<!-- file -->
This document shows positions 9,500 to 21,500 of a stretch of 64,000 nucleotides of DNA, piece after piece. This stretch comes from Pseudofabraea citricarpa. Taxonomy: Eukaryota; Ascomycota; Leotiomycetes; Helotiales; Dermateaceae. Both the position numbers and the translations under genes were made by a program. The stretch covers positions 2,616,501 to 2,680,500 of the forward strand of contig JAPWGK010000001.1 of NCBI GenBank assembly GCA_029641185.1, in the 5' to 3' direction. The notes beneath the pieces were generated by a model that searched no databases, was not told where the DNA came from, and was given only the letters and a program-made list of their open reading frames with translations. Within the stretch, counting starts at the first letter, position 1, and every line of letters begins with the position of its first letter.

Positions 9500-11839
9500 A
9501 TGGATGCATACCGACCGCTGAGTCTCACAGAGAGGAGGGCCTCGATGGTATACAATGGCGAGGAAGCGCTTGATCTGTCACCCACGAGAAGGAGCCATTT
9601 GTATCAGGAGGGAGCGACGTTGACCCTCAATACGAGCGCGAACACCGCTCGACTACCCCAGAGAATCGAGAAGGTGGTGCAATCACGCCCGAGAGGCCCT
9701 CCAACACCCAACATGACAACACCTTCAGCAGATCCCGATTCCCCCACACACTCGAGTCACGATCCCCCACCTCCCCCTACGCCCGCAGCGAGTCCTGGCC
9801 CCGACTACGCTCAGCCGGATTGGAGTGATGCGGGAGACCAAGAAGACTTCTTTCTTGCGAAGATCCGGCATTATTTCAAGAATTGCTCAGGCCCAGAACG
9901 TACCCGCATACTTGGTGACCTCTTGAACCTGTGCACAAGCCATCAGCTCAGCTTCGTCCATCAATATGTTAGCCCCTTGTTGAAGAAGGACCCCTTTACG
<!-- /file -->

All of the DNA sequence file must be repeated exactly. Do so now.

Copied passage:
This document shows positions 9,500 to 21,500 of a stretch of 64,000 nucleotides of DNA, piece after piece. This stretch comes from Pseudofabraea citricarpa. Taxonomy: Eukaryota; Ascomycota; Leotiomycetes; Helotiales; Dermateaceae. Both the position numbers and the translations under genes were made by a program. The stretch covers positions 2,616,501 to 2,680,500 of the forward strand of contig JAPWGK010000001.1 of NCBI GenBank assembly GCA_029641185.1, in the 5' to 3' direction. The notes beneath the pieces were generated by a model that searched no databases, was not told where the DNA came from, and was given only the letters and a program-made list of their open reading frames with translations. Within the stretch, counting starts at the first letter, position 1, and every line of letters begins with the position of its first letter.

Positions 9500-11839
9500 A
9501 TGGATGCATACCGACCGCTGAGTCTCACAGAGAGGAGGGCCTCGATGGTATACAATGGCGAGGAAGCGCTTGATCTGTCACCCACGAGAAGGAGCCATTT
9601 GTATCAGGAGGGAGCGACGTTGACCCTCAATACGAGCGCGAACACCGCTCGACTACCCCAGAGAATCGAGAAGGTGGTGCAATCACGCCCGAGAGGCCCT
9701 CCAACACCCAACATGACAACACCTTCAGCAGATCCCGATTCCCCCACACACTCGAGTCACGATCCCCCACCTCCCCCTACGCCCGCAGCGAGTCCTGGCC
9801 CCGACTACGCTCAGCCGGATTGGAGTGATGCGGGAGACCAAGAAGACTTCTTTCTTGCGAAGATCCGGCATTATTTCAAGAATTGCTCAGGCCCAGAACG
9901 TACCCGCATACTTGGTGACCTCTTGAACCTGTGCACAAGCCATCAGCTCAGCTTCGTCCATCAATATGTTAGCCCCTTGTTGAAGAAGGACCCCTTTACG